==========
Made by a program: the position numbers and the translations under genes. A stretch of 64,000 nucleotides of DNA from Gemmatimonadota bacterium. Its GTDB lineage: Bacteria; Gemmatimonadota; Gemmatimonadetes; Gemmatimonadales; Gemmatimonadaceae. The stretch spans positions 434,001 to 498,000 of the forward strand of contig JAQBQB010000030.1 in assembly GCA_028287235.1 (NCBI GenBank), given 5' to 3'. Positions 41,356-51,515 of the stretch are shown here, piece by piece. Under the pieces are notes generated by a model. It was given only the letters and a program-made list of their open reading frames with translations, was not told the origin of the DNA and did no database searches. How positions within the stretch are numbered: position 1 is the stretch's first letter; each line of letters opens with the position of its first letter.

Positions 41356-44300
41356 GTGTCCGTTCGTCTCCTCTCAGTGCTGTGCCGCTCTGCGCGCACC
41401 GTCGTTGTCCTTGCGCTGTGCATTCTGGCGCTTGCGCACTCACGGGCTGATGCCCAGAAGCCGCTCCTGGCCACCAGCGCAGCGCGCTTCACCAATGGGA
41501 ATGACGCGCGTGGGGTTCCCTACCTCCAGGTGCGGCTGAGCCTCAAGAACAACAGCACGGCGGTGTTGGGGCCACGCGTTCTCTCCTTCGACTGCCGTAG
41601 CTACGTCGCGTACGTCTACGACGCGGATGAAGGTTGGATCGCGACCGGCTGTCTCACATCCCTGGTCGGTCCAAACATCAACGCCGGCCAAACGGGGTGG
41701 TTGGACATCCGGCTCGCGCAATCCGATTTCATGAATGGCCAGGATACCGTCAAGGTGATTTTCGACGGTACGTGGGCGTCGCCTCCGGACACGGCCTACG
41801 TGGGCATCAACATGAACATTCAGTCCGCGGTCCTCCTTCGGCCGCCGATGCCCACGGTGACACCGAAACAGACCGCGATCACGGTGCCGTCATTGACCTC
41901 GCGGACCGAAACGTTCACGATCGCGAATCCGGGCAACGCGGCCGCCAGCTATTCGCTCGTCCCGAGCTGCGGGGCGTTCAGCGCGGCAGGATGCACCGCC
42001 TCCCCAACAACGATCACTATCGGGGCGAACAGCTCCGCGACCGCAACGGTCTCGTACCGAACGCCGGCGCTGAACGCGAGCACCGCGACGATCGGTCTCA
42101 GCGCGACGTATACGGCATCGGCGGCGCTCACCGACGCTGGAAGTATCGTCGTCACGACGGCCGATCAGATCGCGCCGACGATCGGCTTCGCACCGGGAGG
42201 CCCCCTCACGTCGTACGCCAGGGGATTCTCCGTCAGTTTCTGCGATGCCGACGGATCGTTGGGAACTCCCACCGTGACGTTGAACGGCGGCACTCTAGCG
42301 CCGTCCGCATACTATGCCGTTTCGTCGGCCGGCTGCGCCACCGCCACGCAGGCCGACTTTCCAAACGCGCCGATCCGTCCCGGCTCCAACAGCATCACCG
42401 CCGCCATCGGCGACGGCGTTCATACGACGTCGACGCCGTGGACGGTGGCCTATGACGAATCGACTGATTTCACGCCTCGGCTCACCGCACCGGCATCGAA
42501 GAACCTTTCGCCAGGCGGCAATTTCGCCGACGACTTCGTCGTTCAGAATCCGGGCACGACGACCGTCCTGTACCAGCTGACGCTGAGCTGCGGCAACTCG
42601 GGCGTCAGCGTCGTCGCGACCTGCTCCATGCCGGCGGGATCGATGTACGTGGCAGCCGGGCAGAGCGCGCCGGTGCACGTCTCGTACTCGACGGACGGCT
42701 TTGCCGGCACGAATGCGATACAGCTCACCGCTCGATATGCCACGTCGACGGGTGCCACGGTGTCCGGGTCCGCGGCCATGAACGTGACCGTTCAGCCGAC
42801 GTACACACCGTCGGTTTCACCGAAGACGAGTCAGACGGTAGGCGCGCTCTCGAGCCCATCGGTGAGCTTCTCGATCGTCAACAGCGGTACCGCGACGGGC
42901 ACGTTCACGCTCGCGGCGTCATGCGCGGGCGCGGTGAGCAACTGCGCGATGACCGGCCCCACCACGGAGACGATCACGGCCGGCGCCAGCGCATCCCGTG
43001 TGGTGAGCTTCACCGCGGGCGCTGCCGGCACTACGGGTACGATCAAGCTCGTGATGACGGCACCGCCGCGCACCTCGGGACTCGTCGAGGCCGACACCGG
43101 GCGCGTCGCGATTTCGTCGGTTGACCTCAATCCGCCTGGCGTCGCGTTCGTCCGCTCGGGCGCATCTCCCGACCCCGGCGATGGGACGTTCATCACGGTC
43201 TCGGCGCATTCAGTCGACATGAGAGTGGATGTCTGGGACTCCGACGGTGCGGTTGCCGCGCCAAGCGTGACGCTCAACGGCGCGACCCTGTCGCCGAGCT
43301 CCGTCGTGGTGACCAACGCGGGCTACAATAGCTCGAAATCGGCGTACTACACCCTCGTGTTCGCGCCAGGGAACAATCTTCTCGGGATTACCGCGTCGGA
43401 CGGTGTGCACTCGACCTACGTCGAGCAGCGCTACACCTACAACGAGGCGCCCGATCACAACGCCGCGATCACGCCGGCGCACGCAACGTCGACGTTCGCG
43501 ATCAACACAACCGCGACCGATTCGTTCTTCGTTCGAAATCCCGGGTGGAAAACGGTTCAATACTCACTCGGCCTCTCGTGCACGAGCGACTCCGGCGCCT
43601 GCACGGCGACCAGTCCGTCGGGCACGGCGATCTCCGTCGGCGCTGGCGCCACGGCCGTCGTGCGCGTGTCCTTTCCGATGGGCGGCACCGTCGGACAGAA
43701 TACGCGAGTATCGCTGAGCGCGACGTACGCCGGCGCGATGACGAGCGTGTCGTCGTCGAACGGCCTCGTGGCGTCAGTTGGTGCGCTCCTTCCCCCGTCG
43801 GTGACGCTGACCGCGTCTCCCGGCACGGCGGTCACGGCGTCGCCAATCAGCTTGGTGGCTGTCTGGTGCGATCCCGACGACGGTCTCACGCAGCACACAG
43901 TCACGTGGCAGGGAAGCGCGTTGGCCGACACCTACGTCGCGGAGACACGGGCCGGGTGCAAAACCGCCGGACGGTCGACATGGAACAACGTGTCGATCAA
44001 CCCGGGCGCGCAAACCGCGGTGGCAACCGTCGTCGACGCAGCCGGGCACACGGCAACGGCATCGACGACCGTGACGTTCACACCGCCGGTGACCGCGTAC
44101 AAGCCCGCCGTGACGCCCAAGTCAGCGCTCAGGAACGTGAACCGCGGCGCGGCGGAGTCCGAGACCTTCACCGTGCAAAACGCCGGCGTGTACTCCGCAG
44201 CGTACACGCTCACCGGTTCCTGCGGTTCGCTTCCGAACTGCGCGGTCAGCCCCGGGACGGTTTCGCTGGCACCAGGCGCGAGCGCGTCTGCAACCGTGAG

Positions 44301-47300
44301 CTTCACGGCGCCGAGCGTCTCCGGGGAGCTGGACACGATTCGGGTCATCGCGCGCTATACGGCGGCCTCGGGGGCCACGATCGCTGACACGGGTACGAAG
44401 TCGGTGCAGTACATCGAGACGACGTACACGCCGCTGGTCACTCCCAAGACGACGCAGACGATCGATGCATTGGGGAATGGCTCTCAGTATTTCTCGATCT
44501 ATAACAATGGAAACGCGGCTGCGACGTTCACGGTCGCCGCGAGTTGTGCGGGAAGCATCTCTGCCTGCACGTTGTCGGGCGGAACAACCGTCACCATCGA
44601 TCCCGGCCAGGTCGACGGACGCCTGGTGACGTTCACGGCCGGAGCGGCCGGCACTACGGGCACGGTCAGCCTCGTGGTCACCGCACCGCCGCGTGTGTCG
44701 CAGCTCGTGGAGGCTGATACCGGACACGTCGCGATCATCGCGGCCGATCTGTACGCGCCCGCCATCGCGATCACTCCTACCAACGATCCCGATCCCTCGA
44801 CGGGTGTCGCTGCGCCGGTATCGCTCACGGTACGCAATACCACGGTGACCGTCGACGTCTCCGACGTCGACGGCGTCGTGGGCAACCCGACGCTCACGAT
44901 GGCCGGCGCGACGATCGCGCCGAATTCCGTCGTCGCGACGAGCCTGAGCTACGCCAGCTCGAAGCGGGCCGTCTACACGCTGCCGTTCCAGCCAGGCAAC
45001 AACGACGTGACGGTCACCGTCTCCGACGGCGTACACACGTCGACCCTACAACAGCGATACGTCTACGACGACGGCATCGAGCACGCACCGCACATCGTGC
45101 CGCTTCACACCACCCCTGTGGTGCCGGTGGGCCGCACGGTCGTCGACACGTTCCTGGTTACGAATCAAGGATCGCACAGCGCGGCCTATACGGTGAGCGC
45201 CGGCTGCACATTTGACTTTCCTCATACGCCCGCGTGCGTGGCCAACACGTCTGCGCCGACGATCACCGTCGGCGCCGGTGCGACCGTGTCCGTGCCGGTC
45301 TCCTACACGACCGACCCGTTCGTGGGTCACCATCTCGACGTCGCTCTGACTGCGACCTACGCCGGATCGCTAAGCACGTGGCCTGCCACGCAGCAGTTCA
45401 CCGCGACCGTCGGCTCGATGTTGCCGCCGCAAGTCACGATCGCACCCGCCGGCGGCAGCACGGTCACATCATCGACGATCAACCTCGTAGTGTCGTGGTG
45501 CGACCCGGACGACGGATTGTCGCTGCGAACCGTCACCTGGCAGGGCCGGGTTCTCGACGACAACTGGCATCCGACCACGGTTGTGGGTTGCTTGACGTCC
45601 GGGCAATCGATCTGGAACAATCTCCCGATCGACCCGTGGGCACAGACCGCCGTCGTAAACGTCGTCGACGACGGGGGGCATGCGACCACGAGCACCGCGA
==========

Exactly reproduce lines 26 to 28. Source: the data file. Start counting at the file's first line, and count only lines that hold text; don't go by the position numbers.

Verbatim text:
43601 GCACGGCGACCAGTCCGTCGGGCACGGCGATCTCCGTCGGCGCTGGCGCCACGGCCGTCGTGCGCGTGTCCTTTCCGATGGGCGGCACCGTCGGACAGAA
43701 TACGCGAGTATCGCTGAGCGCGACGTACGCCGGCGCGATGACGAGCGTGTCGTCGTCGAACGGCCTCGTGGCGTCAGTTGGTGCGCTCCTTCCCCCGTCG
43801 GTGACGCTGACCGCGTCTCCCGGCACGGCGGTCACGGCGTCGCCAATCAGCTTGGTGGCTGTCTGGTGCGATCCCGACGACGGTCTCACGCAGCACACAG